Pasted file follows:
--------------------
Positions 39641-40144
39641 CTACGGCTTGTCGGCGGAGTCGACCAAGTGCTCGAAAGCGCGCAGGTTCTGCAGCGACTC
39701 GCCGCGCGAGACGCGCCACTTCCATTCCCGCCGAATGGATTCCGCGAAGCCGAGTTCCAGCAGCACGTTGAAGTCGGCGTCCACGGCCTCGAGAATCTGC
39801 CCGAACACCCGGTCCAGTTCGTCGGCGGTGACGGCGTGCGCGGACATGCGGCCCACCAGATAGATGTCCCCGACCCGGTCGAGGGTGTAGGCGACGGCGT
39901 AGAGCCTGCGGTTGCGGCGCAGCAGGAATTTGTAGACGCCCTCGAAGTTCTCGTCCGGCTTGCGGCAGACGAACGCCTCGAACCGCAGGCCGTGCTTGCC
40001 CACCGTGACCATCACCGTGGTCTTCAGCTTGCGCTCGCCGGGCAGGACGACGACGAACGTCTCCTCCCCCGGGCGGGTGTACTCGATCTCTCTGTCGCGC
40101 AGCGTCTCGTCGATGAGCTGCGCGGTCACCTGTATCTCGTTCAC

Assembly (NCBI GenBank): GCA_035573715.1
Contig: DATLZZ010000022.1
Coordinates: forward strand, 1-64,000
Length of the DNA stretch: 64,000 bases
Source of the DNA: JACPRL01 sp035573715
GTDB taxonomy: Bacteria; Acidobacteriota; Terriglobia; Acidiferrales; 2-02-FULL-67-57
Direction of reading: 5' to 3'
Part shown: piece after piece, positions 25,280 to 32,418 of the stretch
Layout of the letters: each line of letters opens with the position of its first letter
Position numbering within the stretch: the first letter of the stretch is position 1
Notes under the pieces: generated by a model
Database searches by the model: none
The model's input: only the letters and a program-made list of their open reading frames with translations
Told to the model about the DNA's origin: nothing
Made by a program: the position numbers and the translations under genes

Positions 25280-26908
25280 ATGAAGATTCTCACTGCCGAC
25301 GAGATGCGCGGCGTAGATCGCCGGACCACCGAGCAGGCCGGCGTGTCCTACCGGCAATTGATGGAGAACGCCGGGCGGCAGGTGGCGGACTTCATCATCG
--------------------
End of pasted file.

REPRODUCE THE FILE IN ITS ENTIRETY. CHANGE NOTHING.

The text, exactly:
Positions 39641-40144
39641 CTACGGCTTGTCGGCGGAGTCGACCAAGTGCTCGAAAGCGCGCAGGTTCTGCAGCGACTC
39701 GCCGCGCGAGACGCGCCACTTCCATTCCCGCCGAATGGATTCCGCGAAGCCGAGTTCCAGCAGCACGTTGAAGTCGGCGTCCACGGCCTCGAGAATCTGC
39801 CCGAACACCCGGTCCAGTTCGTCGGCGGTGACGGCGTGCGCGGACATGCGGCCCACCAGATAGATGTCCCCGACCCGGTCGAGGGTGTAGGCGACGGCGT
39901 AGAGCCTGCGGTTGCGGCGCAGCAGGAATTTGTAGACGCCCTCGAAGTTCTCGTCCGGCTTGCGGCAGACGAACGCCTCGAACCGCAGGCCGTGCTTGCC
40001 CACCGTGACCATCACCGTGGTCTTCAGCTTGCGCTCGCCGGGCAGGACGACGACGAACGTCTCCTCCCCCGGGCGGGTGTACTCGATCTCTCTGTCGCGC
40101 AGCGTCTCGTCGATGAGCTGCGCGGTCACCTGTATCTCGTTCAC

Assembly (NCBI GenBank): GCA_035573715.1
Contig: DATLZZ010000022.1
Coordinates: forward strand, 1-64,000
Length of the DNA stretch: 64,000 bases
Source of the DNA: JACPRL01 sp035573715
GTDB taxonomy: Bacteria; Acidobacteriota; Terriglobia; Acidiferrales; 2-02-FULL-67-57
Direction of reading: 5' to 3'
Part shown: piece after piece, positions 25,280 to 32,418 of the stretch
Layout of the letters: each line of letters opens with the position of its first letter
Position numbering within the stretch: the first letter of the stretch is position 1
Notes under the pieces: generated by a model
Database searches by the model: none
The model's input: only the letters and a program-made list of their open reading frames with translations
Told to the model about the DNA's origin: nothing
Made by a program: the position numbers and the translations under genes

Positions 25280-26908
25280 ATGAAGATTCTCACTGCCGAC
25301 GAGATGCGCGGCGTAGATCGCCGGACCACCGAGCAGGCCGGCGTGTCCTACCGGCAATTGATGGAGAACGCCGGGCGGCAGGTGGCGGACTTCATCATCG